Some even more unequal than others

Labour’s rules allowing affiliate unions to vote for its leader makes some members more equal than others.

Those who are both individual members of the party and a voting delegate of an affiliate union or a member of a union which will allow all its members a vote will get two votes.

Rob Hosking points out that a few members are even more unequal.

All MPs get two votes, one as a member of caucus and the second as a member of the party. But those who are members of affiliate union will get a third vote.

That is a perversion of democracy where all people are supposed to be equally equal.

4 Responses to Some even more unequal than others

  1. Andrei says:

    Why worry about it? You’re not a member of the party, nor me either. Labour will make its choice and live with the consequences, which hopefully will be electoral oblivion


  2. Armchair Critic says:

    I’m not aware of any requirement for political parties to have a democratic structure for appointing its leadership. Theoretically a party could have its leadership appointed by a board.
    Before you get too wrapped up in your criticism of the particular form of democracy used to elect the leader of the Labour Party, yo might want to consider that an individual member of the Labour Party gets to have their say, and it counts for something. There’s no doubt in my mind that you already know that the National Party Constitution specifically prevents any of its members voting for the leader, except for extremely small and select group that are elected to parliament. Everyone else is disenfranchised. And you have the gall to criticise Labour’s version of democracy.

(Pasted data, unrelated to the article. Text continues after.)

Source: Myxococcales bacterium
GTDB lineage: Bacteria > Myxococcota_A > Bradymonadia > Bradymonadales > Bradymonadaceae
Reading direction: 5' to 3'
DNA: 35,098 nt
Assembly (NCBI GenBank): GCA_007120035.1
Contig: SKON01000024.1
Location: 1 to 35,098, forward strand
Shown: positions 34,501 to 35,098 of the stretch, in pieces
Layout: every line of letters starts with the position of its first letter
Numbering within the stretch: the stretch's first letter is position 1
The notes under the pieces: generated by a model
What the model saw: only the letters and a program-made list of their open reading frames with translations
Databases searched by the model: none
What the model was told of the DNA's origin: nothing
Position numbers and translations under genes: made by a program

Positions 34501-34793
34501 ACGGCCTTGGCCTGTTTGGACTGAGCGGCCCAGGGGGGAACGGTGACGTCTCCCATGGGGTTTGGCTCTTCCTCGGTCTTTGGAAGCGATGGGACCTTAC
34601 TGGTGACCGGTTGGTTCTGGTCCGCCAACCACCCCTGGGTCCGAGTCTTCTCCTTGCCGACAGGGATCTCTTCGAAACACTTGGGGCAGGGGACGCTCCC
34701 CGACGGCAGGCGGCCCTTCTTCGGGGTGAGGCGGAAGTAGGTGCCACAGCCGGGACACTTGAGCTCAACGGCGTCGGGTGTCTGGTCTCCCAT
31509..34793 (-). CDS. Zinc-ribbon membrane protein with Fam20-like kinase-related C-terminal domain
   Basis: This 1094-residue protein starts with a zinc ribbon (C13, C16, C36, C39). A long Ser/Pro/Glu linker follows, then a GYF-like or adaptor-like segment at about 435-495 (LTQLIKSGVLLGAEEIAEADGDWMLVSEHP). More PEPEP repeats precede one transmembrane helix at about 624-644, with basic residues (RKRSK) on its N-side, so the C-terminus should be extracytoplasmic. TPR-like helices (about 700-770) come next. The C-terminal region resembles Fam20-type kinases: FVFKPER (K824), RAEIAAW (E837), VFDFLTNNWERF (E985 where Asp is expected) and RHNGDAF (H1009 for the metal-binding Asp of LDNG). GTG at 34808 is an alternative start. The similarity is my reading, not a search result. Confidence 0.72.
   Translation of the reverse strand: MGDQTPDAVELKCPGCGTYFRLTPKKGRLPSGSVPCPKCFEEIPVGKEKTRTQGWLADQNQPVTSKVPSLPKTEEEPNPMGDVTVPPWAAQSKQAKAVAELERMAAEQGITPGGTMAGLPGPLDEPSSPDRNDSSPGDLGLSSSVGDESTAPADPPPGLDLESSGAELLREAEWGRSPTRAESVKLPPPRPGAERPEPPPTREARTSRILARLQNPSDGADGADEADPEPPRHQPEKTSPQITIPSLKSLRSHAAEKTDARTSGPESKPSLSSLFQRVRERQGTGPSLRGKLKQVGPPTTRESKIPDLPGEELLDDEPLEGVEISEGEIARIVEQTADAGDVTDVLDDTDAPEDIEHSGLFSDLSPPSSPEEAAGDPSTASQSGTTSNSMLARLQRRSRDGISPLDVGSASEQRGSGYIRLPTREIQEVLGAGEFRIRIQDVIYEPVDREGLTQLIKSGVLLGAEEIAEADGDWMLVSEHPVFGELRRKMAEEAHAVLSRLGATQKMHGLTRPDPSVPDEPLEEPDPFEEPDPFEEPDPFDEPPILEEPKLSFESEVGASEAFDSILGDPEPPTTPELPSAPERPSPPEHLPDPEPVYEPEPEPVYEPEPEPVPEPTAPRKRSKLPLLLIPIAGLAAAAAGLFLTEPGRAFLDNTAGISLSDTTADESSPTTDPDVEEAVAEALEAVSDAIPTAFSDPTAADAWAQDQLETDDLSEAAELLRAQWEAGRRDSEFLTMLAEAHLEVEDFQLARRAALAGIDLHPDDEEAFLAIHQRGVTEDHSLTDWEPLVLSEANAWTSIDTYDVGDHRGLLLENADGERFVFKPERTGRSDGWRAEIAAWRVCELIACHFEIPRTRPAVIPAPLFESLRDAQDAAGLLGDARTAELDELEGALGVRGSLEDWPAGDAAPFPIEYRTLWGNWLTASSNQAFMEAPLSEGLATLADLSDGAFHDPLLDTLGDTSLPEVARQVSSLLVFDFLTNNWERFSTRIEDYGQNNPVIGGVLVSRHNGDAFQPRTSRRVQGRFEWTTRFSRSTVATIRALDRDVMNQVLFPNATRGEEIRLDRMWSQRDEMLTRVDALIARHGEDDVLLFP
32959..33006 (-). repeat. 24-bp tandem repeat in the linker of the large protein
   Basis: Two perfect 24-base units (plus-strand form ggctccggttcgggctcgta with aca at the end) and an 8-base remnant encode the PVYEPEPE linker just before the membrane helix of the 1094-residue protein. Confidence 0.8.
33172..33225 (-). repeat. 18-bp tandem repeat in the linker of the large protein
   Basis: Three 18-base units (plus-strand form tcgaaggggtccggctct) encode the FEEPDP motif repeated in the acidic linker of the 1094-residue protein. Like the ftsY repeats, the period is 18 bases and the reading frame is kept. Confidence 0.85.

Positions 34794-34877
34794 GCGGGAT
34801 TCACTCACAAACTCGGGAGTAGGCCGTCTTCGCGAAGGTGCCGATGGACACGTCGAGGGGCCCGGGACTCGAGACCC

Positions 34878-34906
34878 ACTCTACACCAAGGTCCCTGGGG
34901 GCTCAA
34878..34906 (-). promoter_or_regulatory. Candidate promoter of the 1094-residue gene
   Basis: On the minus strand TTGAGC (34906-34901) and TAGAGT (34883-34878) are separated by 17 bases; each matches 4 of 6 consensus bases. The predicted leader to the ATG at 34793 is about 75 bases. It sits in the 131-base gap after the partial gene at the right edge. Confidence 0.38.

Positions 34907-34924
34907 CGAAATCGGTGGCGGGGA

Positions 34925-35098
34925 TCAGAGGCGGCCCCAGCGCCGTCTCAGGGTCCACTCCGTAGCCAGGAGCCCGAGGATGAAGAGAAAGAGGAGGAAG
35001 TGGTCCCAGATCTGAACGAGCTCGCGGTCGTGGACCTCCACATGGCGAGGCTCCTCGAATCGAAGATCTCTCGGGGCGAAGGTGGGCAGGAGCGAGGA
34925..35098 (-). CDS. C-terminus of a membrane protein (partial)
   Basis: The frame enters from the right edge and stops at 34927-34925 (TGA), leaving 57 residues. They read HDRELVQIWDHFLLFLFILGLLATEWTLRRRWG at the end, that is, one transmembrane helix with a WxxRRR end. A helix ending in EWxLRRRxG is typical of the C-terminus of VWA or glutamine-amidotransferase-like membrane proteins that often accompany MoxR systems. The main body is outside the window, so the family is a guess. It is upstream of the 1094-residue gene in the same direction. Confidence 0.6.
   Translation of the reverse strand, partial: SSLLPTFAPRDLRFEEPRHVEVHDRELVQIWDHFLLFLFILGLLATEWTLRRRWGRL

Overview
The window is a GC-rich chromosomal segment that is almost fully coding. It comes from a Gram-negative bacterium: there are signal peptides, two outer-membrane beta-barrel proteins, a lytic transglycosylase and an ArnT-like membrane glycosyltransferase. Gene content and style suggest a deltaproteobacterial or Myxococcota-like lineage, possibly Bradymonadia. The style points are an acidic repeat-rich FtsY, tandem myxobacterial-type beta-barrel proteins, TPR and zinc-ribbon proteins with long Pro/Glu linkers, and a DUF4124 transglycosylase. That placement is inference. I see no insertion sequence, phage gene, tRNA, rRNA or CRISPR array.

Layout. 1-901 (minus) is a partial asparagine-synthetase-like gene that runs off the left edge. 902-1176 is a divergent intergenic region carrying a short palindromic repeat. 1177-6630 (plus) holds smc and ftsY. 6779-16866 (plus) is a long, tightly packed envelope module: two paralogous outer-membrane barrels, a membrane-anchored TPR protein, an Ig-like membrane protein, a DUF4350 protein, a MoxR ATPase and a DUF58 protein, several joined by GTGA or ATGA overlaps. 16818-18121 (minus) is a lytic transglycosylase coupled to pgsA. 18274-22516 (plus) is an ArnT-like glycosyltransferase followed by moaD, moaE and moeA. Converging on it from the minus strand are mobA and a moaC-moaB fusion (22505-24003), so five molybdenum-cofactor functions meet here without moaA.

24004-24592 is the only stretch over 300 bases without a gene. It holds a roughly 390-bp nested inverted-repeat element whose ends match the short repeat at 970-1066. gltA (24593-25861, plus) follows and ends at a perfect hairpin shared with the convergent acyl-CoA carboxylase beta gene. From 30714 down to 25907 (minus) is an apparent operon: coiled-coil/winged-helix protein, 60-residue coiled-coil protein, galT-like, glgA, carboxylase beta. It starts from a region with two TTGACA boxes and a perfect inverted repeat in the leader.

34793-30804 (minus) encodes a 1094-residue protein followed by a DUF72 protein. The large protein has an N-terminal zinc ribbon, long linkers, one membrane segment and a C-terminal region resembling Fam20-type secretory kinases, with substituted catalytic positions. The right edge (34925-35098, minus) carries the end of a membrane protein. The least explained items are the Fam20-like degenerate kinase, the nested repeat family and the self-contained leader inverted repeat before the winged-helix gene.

3. homepaddock says:

    Electoral law requires parties to abide by democratic processes in their list ranking, I’m not sure if that extends to other functions.

    A party leader has to have the full confidence of her/his caucus and I therefore have no problem with selection being confined to MPs.

    But however it is decided it should be done democratically with one vote per person.


  4. Armchair Critic says:

    Many forms of democracy allow more than one vote per person. Often a second “casting vote” is available to the chair of a committee, voting at company’s AGMs can be done by shareholding. There’s no good reason to insist on one vote per person for political parties. Especially ones you are not a member of.


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